CRANSTON, R.I. — Farming is hip in New England. Across the region, young people are choosing crops over cubicles, new farms are popping up and the local food movement is spreading. Farmers and industry experts agree New England is bucking a trend toward larger, but fewer, farms because many of its residents want to buy their food locally and its entrepreneurs want to produce it. The region's small size makes it easy for farmers and consumers to connect at farm markets and stands. Many of these new farmers are young people increasingly interested in the origins of their food and farming, who are eager to take over for the nation's aging farmers. By Jennifer McDermott. SENT: 750 words, photos, video.

MARKETS & ECONOMY:

FINANCIAL MARKETS

NEW YORK — The stock market pauses following four days of gains after a speech by Federal Reserve Chair Janet Yellen leaves investors unsure about how the nation's most important financial voice feels about raising interest rates in the coming months. By Ken Sweet. SENT: 780 words, photo.

MIDTERM ELECTIONS-HEALTH CARE

WASHINGTON — One of the most vulnerable Senate Democrats is standing by his vote for President Barack Obama's health care law, a fresh sign that the unpopular mandate may be losing some of its political punch. By Donna Cassata. SENT: 730 words, photo.

INDUSTRY:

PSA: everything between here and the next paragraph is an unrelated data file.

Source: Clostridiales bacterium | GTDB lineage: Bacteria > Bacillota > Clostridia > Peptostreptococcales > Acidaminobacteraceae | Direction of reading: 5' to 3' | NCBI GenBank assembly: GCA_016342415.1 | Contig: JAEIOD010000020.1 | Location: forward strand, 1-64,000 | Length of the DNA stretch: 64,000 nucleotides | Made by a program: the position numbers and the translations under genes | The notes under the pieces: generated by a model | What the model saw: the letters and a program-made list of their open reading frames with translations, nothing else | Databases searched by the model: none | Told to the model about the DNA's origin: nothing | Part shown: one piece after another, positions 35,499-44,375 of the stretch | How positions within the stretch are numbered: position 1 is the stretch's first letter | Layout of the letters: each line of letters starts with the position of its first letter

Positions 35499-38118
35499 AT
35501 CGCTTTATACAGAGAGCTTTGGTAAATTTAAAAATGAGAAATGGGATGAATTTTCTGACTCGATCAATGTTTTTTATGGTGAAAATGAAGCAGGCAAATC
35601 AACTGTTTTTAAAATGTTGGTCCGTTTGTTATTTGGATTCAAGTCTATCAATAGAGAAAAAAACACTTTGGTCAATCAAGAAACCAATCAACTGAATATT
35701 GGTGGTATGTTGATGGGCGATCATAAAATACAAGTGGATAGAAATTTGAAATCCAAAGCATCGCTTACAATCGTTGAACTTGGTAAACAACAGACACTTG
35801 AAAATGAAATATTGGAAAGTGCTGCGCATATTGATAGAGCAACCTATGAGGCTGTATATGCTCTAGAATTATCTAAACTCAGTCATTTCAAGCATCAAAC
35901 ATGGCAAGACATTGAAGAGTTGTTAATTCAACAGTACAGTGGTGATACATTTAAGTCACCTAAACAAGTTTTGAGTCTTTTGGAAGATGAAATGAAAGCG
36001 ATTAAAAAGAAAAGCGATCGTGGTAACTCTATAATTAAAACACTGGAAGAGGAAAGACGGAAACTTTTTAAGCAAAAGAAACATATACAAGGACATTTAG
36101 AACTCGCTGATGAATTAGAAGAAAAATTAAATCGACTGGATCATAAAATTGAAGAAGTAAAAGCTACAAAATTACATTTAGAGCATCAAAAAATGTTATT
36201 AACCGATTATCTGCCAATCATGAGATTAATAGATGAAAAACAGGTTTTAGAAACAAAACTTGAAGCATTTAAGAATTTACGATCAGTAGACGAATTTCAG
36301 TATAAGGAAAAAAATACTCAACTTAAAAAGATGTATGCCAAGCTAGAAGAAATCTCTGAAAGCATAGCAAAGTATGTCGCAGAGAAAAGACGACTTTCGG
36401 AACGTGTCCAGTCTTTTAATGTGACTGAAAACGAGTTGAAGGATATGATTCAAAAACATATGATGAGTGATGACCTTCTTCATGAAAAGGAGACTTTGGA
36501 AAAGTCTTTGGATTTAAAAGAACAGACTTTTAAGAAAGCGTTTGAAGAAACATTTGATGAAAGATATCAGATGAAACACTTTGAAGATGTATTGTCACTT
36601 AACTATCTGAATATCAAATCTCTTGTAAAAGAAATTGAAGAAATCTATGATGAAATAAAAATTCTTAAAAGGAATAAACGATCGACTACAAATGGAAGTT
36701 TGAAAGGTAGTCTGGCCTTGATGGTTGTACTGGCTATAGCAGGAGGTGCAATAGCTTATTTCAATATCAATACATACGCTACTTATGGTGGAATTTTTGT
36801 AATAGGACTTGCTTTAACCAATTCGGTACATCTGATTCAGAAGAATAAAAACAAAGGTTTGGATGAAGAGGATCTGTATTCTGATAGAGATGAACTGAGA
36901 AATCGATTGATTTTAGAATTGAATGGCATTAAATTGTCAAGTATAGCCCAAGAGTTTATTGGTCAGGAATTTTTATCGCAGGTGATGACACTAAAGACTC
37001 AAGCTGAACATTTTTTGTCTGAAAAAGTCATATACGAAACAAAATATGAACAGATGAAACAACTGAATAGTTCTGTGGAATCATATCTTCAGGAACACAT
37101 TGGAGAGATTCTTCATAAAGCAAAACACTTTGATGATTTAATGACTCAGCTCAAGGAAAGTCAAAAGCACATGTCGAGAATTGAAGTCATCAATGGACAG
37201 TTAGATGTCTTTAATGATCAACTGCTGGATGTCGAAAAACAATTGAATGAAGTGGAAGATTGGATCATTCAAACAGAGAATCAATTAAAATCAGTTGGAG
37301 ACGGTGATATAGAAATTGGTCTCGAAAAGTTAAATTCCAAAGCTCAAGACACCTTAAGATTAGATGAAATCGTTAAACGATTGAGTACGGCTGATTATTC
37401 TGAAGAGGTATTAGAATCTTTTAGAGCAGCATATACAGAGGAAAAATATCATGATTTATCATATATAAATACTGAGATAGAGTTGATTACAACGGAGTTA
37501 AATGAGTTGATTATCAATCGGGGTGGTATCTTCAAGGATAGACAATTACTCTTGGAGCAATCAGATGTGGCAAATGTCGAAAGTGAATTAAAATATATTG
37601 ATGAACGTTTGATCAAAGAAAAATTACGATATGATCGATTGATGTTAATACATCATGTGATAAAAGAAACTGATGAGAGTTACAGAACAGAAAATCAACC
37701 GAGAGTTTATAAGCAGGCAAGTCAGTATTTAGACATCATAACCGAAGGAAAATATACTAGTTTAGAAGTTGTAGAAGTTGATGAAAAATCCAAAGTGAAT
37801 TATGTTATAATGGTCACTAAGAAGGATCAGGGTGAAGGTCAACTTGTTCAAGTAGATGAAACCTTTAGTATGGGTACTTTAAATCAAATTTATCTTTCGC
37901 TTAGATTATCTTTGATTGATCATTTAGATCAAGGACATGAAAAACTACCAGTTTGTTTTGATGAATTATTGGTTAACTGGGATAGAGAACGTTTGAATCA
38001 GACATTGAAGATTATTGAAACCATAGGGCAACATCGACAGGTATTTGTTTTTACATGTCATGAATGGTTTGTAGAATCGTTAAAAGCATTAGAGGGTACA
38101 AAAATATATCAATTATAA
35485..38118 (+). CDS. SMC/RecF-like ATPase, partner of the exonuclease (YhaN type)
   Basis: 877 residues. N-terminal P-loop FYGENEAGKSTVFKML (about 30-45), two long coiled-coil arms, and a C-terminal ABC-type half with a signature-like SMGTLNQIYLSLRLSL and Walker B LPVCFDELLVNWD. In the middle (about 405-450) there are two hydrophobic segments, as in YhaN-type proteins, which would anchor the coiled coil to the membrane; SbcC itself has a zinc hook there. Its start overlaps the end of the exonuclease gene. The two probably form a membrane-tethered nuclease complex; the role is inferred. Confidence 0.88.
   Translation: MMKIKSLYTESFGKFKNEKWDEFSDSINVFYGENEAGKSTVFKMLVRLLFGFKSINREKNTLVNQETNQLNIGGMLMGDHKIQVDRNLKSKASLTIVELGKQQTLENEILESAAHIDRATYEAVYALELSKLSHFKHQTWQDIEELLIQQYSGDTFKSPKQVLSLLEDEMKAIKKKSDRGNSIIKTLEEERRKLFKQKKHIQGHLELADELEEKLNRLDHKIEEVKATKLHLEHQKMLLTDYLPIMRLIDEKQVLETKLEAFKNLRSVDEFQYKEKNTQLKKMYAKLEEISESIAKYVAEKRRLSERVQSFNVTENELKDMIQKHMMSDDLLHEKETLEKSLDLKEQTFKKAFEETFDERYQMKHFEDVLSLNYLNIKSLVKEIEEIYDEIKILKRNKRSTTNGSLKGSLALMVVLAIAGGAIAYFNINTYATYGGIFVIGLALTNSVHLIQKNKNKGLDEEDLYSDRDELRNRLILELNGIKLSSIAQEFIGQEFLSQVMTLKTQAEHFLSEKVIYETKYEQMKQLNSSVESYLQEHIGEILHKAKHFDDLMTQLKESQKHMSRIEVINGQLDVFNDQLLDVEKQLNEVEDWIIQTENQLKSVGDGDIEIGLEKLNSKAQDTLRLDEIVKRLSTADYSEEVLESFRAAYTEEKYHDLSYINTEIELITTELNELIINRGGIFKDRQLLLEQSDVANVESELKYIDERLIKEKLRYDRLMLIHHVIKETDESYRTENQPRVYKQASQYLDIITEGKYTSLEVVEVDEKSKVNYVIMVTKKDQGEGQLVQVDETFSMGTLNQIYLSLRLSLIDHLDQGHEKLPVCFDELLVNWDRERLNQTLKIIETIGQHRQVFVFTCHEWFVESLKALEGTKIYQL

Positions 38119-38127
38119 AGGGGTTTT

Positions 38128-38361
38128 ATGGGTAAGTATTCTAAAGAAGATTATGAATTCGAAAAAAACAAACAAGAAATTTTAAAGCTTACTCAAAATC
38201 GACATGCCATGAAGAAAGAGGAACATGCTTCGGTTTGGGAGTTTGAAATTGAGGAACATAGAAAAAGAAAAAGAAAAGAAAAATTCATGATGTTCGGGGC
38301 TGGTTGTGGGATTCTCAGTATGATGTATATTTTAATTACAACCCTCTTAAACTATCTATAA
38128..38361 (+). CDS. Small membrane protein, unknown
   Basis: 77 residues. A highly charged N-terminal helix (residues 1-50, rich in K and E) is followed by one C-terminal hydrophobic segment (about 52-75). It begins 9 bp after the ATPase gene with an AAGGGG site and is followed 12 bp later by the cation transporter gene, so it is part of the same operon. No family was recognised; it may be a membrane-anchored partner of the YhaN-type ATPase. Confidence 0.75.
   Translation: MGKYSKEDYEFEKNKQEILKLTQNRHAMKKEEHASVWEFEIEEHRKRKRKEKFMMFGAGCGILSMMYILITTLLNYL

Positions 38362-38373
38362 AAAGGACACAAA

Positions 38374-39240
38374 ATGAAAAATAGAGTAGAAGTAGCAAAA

MCDONALD'S-PRESIDENT

NEW YORK — McDonald's names a new president for its struggling U.S. division, marking the second change in the high-profile spot in less than two years. The world's biggest hamburger chain says it's bringing back a longtime McDonald's executive, Mike Andres, to fill the role effective Oct. 15. Andres replaces Jeff Stratton, who is retiring. By Candice Choi. SENT: 430 words, photos.

VEGAS-NEW CASINO

LAS VEGAS — The Moroccan-themed Sahara casino that once hosted Frank Sinatra, Dean Martin and the Beatles seemed a lost cause in 2011, when its owners declared the 59-year-old property unprofitable and shut it down with little more than a vague promise to return. The decision to cling to the shabby casino will look nothing short of prescient at the stroke of midnight Friday, when the reincarnated Sahara opens as the vibrant SLS Las Vegas amid the glare of fireworks. By Michelle Rindels. SENT: 750 words, photos.

— KRAFT-KEURIG — Keurig Green Mountain says it struck a deal to make Kraft's branded coffees, such as Maxwell House and Gevalia, for its single-serve brewing systems in the U.S. SENT: 130 words.

— DYNEGY-ACQUISITION— Dynegy plans to spend more than $6 billion to buy several coal and gas power generation plants from Duke Energy and Energy Capital Partners. SENT: 270 words.

— DEERE-LAYOFFS — Agricultural equipment maker Deere is laying off about 460 employees indefinitely from an Iowa tractor factory as it continues to adjust to market demand. SENT: 250 words.

— BEAN BAG CHAIR RECALL — About 2.2 million bean bag chairs are being recalled after two children opened them, crawled inside and suffocated to death. SENT: 200 words.